You might remember this post from last year, in which I lamented my yearly cycle into sadness about my career. So, I'm feeling kind of sad again. While other people, I presume, are thinking of the interviews they will have, or the ones they had at MLA, of what they will do next year, I am reminded that I am only hoping for a future. I had a substantive conversation with someone today about what it means to be in academia--not just the paltry number of positions available, but also the frustrations of teaching and research. I came to a new realization of how I might be able to think of the skills I've spent umpteen years building. There actually might be other things I can do with myself. There might be jobs that I can't even name or don't even know about. There might be positions that, even now, I could apply for that I automatically assume that I can't do because I'm such a peon. It didn't help that I walked in the door at home and The Hubby bombarded me with two unexpected opportunities he has to move higher on his ladder; I felt a little deflated because I'm pitifully grappling with my imaginary chances to make a career move and here he is with concrete avenues to pursue.

But here's the thing: It's scary. I really like most of the parts of my job. I love running my own little corner of the world called my classroom. I love (about 75% of the time) the relationships with my students. I love, love, love the freedom of the summers and the flexibility to switch things up on a daily, weekly, semesterly basis. I love having the chance to talk about ideas that totally rock my world. I would like to be paid more and I'd like some sense that I don't have to beg for crumbs.

So, if I step into some other world, will I have to actually work 9-5? That seems nightmarish. Will I sit in an office all day? Also nightmarish. Will I have to work with a bunch of adults who get on my nerves? Will I even be able to do it? Will I want to, or will I be bored? Will I miss too much time with my children and run screaming back to the academy (where I will probably be thoroughly ignored)?

I'm a rules following kind of girl, so the whole idea that I can just up and do something else is nuts! But what if I could actually pull it off . . . .

Tuesday, February 14, 2012

The Day of Love

It's Valentine's Day.

I'm stuffy and runny and coughing and sneezing.

I'm really sad about Whitney Houston and can hardly wrap my head around her death enough to actually believe it. Today I saw a clip of her singing "Guide Me Thou Great Jehovah" which she sang when she was 11. I cried. She's gone, isn't she?

I really want to eat the chocolate covered strawberries that I got for The Hubby. I'm resisting.

It's cold.

But I'm still grateful for all the love in my life. :)

Saturday, February 11, 2012

Whose Story is it Anyway?

I'm sure that most have have by now heard of the White House intern who had an affair with the President. No, that that intern. Mimi Alford, the intern who had an affair with John F. Kennedy when she was 19 years old. I've seen a number of interviews in the last few days because people are treating this story as if it is blowing the lid off of Camelot. Of course, I thought that ship had sailed a long time ago.

What interests and concerns me, though, is the side-eye approach coming from some people discussing the story. What had seemed to me to be a hint of cynicism became a full-bodied implication in Barbara Walters interview with Alford on "The View" this week. The women on the panel had already discussed the story on Hot Topics and asked why she was telling this story now. During the interview, Walters said no less than three times that "this book is going to make you a lot of money." She said it before the interview began, again after she (or someone) asked if Alford had thought of Caroline Kennedy when she wrote the book, and at least one other time later in the interview. Each time, just below the surface, I heard an accusation of exploitation.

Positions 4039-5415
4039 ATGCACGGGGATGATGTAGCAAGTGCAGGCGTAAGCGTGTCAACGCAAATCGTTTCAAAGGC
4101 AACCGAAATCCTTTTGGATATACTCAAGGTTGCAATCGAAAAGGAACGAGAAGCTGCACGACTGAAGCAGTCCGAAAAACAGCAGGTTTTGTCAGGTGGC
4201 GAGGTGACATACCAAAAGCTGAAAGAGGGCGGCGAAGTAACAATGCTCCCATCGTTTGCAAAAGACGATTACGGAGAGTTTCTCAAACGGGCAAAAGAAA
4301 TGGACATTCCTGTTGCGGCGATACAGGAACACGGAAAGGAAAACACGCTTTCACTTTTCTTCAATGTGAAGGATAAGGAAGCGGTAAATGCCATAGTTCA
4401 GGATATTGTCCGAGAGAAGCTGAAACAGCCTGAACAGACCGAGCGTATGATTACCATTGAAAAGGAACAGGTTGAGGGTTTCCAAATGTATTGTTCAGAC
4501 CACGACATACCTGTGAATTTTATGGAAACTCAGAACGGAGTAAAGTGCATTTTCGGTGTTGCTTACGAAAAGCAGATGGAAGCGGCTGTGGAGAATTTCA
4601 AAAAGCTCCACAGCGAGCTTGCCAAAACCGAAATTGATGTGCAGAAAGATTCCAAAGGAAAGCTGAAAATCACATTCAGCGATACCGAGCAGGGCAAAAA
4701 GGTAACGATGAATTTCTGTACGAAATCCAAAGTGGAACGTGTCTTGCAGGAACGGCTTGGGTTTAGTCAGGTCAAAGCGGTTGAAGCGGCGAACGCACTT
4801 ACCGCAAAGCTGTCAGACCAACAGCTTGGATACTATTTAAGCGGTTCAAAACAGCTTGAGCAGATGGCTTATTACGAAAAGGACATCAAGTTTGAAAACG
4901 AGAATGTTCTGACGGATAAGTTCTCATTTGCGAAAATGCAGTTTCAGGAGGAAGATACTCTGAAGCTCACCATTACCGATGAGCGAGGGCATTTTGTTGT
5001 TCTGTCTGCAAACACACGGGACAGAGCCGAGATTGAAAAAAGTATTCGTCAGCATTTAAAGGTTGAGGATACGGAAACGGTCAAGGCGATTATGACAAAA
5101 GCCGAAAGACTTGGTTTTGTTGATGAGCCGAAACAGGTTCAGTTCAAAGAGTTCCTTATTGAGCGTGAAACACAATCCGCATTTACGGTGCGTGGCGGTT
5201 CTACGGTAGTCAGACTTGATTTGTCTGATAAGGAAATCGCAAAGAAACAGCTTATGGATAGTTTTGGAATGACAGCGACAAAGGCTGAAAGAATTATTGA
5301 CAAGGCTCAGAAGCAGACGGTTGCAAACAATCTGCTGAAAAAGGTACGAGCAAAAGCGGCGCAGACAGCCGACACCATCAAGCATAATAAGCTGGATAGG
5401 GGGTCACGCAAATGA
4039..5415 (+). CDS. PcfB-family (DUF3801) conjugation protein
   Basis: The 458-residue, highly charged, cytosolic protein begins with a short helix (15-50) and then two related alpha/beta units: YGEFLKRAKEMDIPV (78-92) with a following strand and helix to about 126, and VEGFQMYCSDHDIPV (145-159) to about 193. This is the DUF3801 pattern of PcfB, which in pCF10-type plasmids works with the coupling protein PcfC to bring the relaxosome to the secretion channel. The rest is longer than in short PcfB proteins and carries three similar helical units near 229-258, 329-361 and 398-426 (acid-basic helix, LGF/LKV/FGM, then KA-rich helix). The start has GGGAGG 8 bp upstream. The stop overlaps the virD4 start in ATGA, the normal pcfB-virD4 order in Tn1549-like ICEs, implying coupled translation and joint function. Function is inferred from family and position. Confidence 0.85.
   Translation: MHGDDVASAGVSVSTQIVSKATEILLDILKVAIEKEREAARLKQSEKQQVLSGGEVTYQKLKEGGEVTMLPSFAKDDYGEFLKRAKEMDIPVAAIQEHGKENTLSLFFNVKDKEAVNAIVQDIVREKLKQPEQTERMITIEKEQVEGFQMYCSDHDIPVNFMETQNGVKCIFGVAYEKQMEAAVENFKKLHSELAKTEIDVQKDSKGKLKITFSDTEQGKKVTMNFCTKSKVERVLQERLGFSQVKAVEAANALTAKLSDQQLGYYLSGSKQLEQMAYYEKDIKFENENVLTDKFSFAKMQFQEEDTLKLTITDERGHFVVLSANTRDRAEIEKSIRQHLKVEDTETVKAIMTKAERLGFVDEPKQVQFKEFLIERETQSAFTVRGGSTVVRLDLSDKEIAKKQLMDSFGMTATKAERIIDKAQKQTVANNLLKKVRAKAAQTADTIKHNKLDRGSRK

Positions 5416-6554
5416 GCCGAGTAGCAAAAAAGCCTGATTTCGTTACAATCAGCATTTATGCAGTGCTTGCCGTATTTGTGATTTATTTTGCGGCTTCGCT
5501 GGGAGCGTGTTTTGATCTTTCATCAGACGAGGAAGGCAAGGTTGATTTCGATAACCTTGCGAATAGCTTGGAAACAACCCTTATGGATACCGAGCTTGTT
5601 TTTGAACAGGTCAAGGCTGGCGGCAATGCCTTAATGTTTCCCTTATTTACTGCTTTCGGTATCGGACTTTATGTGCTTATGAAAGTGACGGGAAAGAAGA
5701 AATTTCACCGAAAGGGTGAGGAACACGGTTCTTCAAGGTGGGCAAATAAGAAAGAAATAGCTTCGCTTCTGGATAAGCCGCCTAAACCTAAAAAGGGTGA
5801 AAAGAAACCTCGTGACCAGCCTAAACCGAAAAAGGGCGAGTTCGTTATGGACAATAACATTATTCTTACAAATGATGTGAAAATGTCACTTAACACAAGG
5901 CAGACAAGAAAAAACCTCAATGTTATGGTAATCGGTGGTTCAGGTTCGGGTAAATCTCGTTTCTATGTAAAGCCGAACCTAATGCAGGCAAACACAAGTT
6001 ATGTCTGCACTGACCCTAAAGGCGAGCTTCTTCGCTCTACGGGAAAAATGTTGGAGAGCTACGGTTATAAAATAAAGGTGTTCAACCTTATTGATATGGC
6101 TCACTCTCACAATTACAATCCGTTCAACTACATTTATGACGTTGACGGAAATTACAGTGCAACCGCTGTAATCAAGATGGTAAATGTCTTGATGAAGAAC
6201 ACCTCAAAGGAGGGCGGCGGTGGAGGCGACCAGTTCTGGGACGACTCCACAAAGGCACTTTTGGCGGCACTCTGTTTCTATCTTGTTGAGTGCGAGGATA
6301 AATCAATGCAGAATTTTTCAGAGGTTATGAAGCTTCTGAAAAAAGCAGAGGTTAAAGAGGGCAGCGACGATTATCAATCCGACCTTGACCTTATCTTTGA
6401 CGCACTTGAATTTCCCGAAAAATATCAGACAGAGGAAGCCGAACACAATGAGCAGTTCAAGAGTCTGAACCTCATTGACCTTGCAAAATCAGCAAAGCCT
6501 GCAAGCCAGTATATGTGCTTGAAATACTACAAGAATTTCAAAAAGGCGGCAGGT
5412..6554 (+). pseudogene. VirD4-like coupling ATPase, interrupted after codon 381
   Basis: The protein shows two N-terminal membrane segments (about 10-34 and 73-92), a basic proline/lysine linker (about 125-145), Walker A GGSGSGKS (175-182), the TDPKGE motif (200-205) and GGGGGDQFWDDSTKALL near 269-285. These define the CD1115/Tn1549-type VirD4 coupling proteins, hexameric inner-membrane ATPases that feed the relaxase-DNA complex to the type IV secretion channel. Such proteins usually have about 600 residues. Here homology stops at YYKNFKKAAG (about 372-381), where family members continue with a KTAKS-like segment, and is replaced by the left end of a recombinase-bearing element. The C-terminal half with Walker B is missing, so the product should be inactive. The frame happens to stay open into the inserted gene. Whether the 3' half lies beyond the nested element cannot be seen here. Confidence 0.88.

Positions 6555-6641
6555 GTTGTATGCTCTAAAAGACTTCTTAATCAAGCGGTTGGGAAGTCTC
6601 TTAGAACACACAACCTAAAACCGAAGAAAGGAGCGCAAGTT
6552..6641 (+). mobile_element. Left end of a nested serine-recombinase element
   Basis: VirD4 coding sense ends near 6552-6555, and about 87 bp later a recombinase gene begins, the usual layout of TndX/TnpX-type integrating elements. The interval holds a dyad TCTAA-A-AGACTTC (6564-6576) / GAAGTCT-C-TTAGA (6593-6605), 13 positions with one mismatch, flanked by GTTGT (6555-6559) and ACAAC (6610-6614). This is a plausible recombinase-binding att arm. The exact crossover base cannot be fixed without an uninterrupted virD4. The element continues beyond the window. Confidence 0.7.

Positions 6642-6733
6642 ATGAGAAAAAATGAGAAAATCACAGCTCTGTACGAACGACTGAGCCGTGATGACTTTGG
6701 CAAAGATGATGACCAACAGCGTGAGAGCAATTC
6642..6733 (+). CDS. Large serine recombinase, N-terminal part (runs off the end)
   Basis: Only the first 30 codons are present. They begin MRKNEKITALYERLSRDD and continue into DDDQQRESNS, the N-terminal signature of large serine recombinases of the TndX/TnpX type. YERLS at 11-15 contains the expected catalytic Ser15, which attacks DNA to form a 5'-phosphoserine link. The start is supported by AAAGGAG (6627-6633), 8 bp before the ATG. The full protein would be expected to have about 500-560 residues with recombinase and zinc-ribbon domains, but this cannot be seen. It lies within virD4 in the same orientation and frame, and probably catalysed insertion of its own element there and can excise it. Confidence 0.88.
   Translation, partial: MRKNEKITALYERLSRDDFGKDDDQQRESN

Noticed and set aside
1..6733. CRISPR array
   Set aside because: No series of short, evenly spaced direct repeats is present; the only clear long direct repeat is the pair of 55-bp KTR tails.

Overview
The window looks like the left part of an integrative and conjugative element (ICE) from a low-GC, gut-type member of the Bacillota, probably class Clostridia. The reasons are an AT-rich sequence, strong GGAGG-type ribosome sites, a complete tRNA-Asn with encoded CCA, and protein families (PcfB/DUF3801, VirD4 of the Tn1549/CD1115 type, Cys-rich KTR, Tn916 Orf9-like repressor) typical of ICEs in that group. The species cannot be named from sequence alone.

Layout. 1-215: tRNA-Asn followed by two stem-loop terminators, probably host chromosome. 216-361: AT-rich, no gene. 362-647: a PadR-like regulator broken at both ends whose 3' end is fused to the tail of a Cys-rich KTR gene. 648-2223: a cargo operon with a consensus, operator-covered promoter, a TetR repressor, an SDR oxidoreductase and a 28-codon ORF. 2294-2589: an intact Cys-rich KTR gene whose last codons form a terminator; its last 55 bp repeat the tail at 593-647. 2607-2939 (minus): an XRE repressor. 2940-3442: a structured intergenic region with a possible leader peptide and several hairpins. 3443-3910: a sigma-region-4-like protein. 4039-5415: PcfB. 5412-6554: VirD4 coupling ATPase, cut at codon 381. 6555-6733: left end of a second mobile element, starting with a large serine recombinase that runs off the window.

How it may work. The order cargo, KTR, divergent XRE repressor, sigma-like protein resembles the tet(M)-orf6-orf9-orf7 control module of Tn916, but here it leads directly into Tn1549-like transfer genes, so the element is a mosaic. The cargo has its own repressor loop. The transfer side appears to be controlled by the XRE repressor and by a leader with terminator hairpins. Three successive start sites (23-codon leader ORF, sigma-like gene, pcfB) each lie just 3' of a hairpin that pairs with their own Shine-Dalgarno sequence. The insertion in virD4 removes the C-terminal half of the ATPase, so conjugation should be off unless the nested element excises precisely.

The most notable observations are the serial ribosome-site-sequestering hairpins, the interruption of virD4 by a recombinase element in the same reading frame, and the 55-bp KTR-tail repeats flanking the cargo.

I thought Alford showed dignity and respect in the face of a subtle effort to shame her. When Whoopi asked why she chose this moment to write the book, she answered that keeping this secret had set up a pattern in her life of silencing and secretiveness, that she felt as if she simply did what was expected of her in that moment with the President, and that this lack of agency, especially for young women, was not a good thing.

Most important for me, though, was the suggestion that she did not have the right to tell this story. That writing this book, with lots of detail no less, was an affront to Caroline Kennedy and her children and so much time had passed anyway that she should just let it go. While Alford does not say that this was an assault and acknowledges her own desire and complicity, she is also clear that this is her story that she's telling. It's not the President's story. If anyone is concerned for other people's children and family, some of that concern should go to Alford's family and that part of her that was hidden from them for years. Even if all she wanted to do was make some money from a passing encounter with a famous man, she can do that--for better or or worse. If he didn't want the story told, he should not have relied on cultural pressure to silence women for forty years. Keeping the secret doesn't erase the fact of what actually transpired. Having an affair is not cool, even if you're 19 and a virgin. But you can tell people if you want to.

There's probably something to be said here as well about the parallel conversations going on now about contraception and all of the other ways that women's bodies are up for discussion. I can't even go there now, though.

Let's just agree not to poo-poo women, okay?

Tuesday, January 31, 2012

Tuesday Tidbits

  • Maybe I change my mind about being on "The View". I just thought about what I'd look like when I hear nerve-grating assertions that kill my brain cells. As my students keep telling me, my face immediately tells whatever I'm thinking when people talk to me. Can you imagine? Of course, "The View" can still call me for a guest spot.
  • I just saw a teaser for "Jeopardy" that set up the game as a sports event. What if we really did have that much fanfare for an intellectual exercise?